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New home list prices have dropped in D-FW and the U.S. since COVID-19 outbreak

THURSDAY, June 4

Sellers who have put their homes on the market since the pandemic outbreak are asking less for their properties. About one in four sellers who put their homes on the market in Dallas-Fort Worth and across the U.S. are asking less before the COVID-19 outbreak, according to a study by Weiss Analytics.

Homes priced over $600,000 have been most likely to see price cuts since earlier in the year, Weiss Analytics found. More than a third of sellers with more expensive properties have reduced their prices in hopes of landing a buyer.

Sellers of low- and moderate-priced homes have been more likely to hold the line on what they want, according to Weiss Analytics' analysis of 30 major U.S. home markets. The price declines for new listings in the D-FW area have been about 6%, and nationwide, sellers have scaled back their asking price by a median of 7.7%.

"These higher discounts for more expensive homes, and current relative strength for lower-priced houses, is significant," Allan Weiss, CEO of Weiss Analytics said in the report. He said difficulties in arranging mortgages for expensive homes are "contributing to softer demand and more discounting by sellers at these higher price levels."
Some sellers of higher-priced properties may have also elected not to put their homes on the market, which would pull down the value of overall price listings.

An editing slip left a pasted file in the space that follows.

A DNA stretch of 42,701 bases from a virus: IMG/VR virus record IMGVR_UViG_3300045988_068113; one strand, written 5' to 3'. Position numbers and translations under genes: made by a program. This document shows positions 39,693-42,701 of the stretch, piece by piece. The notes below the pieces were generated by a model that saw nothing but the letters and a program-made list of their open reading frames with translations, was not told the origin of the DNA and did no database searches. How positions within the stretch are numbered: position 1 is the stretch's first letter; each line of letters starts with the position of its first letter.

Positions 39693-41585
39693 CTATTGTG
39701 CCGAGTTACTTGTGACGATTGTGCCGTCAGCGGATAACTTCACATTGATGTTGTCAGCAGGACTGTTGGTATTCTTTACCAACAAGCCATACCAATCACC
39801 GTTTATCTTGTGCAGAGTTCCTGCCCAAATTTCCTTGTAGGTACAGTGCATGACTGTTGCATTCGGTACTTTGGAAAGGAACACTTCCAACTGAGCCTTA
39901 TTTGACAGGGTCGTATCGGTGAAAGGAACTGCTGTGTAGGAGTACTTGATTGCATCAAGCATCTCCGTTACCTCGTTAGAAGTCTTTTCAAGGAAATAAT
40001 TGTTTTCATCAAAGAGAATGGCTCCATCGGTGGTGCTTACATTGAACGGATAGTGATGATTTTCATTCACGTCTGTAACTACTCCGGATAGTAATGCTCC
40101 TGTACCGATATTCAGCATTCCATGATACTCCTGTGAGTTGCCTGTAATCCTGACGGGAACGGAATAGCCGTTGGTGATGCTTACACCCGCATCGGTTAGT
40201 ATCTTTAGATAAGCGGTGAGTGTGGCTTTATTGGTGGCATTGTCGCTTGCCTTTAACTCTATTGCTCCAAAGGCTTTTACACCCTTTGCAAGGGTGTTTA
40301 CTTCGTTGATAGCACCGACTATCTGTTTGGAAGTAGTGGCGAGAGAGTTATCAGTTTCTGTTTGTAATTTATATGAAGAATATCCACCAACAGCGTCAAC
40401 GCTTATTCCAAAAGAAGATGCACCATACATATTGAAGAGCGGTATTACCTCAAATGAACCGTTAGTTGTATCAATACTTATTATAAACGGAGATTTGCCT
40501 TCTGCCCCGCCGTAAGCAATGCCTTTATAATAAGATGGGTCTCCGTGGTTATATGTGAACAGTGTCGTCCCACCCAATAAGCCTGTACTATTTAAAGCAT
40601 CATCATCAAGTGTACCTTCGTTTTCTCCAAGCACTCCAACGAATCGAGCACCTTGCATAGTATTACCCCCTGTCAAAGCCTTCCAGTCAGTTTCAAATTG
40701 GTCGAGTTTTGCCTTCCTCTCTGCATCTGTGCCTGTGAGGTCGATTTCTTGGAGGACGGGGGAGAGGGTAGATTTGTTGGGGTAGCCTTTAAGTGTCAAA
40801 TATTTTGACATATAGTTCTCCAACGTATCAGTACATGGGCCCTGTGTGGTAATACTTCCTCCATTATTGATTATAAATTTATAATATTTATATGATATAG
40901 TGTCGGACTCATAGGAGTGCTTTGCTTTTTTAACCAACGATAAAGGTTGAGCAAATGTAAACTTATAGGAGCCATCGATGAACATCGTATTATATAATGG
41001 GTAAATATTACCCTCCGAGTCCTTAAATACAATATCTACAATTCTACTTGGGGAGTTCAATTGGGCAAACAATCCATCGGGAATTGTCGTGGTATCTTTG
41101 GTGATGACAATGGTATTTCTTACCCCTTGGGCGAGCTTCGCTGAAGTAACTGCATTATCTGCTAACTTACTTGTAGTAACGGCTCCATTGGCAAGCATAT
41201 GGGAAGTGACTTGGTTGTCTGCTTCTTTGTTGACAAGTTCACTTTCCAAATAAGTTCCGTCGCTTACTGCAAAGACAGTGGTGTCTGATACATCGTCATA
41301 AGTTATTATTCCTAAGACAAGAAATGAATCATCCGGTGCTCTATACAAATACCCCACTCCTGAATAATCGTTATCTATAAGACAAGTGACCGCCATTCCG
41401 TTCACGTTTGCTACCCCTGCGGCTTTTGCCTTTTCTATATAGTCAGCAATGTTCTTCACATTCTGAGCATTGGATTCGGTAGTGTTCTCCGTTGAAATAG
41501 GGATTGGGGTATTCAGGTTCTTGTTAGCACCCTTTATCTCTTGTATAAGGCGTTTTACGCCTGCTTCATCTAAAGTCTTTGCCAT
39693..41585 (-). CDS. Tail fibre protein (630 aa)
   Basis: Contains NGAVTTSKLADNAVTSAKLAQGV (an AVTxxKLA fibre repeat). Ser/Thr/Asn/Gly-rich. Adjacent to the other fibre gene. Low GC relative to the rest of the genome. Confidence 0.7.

"The future value of entry-level homes faces important uncertainties particularly whether reopening communities can be sustained so we have an employment recovery," Weiss said. "To some degree it is win-win for would-be entry level buyers if prices become more realistic, people maintain their incomes and can borrow to purchase."

Some of the markets that have seen the largest share of new home listings with lower prices are New York (34% of new listings), Baltimore (31%) and Los Angeles (30%). The highest average discounts were in Pittsburgh (20%), Baltimore (10%) and San Antonio (10%). North Texas home sales in April were down about 17% from 2019 levels — the largest year-over-year decline in nine years.

Through the first four months of the year, median home sales prices in the area are about 5% higher than in the same period of 2019, according to data from local real estate agents.

Weiss Analytics provides the next generation of home price indexing, forecasting, and
analytics and is the only provider of house-specific repeat sales indexes in the US.
Founded by national housing index expert Allan N. Weiss, co-founder of Case
Shiller Weiss, Weiss Analytics combines leading industry experience,
proprietary analytics, and state-of-the-art big data computing power
to deliver revolutionary products with unprecedented resolution. Our
unique tools power better decision-making and help mitigate the financial
risk of home ownership and investments. Weiss Analytics is an independent
and trusted information source for home buyers and sellers, real estate
professionals, financial institutions, and hedge funds.


"Don't be fooled by averages. You're buying a house, not the market."